The state Board of Education is required to "establish a comprehensive approach to integrate character education into school culture," functions and curriculum, and to require all P-12 public schools to integrate character education into their existing curriculum. Schools may incorporate any program that encompasses any of a series of components, including citizenship and voting.
|W. Va. Code § 18-2-9(a) & W. Va. Code § 18-2-13(a-b)|
|Wisconsin||School boards are required to provide instruction that, among other things, gives pupils an understanding of the basic workings of all levels of government, including the duties and responsibilities of citizenship, and the skills to participate in political life.
"Beginning September 1, 1991, as part of the social studies curriculum, include instruction in the history, culture and tribal sovereignty of the federally recognized American Indian tribes and bands located in this state at least twice in the elementary grades and at least once in the high school grades."
Any students graduating from a Wisconsin high school (starting with the class of 2017) "takes a civics test comprised of 100 questions that may be asked of an individual during the process of applying for U.S. citizenship by the United States Citizenship and Immigration Services and the pupil correctly answers at least 60 of those questions."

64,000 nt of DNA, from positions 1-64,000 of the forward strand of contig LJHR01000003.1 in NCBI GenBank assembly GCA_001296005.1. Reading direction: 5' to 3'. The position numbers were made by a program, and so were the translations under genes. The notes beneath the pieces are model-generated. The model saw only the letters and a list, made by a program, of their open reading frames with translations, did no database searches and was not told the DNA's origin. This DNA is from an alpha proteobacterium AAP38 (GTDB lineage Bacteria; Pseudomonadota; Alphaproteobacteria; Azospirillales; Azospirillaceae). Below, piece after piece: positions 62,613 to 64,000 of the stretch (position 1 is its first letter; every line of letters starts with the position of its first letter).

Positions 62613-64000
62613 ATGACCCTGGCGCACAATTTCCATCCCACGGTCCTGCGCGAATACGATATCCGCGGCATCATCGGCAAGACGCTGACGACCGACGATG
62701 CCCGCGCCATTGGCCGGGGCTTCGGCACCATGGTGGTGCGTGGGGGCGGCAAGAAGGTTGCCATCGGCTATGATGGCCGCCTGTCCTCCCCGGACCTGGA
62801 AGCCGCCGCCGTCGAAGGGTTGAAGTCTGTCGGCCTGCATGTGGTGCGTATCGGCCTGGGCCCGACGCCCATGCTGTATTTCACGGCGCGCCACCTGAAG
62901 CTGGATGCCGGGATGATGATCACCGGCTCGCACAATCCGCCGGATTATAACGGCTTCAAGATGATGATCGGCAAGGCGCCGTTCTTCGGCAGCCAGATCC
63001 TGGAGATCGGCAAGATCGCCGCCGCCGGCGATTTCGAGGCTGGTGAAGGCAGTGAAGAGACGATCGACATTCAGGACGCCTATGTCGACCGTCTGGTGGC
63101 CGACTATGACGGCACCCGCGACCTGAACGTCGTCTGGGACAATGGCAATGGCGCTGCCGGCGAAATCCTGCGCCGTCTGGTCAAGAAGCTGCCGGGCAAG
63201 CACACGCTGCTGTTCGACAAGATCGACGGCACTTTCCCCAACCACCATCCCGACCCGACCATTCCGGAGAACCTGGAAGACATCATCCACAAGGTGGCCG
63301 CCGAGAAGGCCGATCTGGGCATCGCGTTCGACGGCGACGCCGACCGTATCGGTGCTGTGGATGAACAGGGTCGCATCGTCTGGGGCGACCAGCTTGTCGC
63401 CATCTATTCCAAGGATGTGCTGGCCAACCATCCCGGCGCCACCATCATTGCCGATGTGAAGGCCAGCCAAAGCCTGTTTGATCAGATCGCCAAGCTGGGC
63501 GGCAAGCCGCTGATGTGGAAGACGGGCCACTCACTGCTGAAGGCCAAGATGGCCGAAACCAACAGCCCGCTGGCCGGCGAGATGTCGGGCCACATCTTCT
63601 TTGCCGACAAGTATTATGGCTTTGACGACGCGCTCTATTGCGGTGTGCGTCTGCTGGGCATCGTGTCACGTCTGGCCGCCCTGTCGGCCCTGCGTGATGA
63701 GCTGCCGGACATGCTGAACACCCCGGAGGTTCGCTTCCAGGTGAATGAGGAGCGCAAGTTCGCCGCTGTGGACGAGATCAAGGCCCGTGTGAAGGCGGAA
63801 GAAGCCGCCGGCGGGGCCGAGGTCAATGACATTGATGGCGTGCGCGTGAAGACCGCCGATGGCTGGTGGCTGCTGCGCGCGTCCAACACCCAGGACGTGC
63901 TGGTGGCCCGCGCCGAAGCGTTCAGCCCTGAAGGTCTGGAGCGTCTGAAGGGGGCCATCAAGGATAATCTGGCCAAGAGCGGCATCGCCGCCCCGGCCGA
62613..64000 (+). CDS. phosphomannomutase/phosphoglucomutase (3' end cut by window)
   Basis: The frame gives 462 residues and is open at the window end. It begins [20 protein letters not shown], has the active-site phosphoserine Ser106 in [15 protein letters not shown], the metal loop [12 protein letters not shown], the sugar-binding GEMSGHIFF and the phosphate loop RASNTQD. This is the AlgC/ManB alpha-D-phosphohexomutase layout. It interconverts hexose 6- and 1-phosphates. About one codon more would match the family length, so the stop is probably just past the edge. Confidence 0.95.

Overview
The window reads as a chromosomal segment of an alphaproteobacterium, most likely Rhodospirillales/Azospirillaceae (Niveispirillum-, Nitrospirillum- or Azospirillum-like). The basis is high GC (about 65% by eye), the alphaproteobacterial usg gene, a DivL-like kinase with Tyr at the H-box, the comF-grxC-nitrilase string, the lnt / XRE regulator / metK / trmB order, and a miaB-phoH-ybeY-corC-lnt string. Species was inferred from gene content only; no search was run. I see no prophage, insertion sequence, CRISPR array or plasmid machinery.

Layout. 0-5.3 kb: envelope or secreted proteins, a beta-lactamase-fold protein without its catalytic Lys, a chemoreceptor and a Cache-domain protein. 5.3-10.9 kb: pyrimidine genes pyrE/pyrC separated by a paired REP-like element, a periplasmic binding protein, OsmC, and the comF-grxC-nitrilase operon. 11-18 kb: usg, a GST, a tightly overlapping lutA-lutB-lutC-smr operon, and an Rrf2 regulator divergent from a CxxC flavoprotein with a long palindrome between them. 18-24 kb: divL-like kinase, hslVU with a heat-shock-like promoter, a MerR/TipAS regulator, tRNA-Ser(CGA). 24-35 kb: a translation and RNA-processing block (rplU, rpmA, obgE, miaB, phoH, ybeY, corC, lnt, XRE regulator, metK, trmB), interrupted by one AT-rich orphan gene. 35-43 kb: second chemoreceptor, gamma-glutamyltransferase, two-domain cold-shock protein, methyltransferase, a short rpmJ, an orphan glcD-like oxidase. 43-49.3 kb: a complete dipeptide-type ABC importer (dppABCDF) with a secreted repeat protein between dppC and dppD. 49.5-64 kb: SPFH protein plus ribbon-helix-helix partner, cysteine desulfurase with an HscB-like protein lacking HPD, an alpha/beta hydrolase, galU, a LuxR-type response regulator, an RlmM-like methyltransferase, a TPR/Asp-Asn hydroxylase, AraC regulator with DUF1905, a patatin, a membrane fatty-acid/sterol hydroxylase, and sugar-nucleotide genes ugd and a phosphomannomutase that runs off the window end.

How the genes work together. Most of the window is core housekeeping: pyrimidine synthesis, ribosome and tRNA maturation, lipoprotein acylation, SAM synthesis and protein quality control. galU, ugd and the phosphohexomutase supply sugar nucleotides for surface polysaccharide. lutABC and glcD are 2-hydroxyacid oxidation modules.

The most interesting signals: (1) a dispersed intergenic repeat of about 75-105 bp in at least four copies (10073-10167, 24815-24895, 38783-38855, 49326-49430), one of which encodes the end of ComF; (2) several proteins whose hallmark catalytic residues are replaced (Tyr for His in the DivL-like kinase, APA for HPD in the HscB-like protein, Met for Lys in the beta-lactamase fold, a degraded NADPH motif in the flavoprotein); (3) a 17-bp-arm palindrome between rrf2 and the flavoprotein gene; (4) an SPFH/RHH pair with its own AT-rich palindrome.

|Wi. Stat. § 118.01(2)c & Wi. Stat § 121.02(1)(L)4, Wi. Stat. sec. 118.33(1m)(a)1, Section 3266R|
|Wyoming||School districts are required to provide educational programs sufficient to meet content and performance standards established by the State Board of Education for, among other things, government and civics.
State requires all schools and colleges supported by “public funds shall give instruction in the essentials of the United States constitution and the constitution of the state of Wyoming, including the study of and devotion to American institution and ideals, and no student shall receive a high school diploma, associate degree or baccalaureate degree without satisfactorily passing an examination on the principles of the constitution of the United States and the state of Wyoming.”
|WYO. STAT. ANN.§ 21-9-101, WYO. STAT. ANN. § 21-9-102|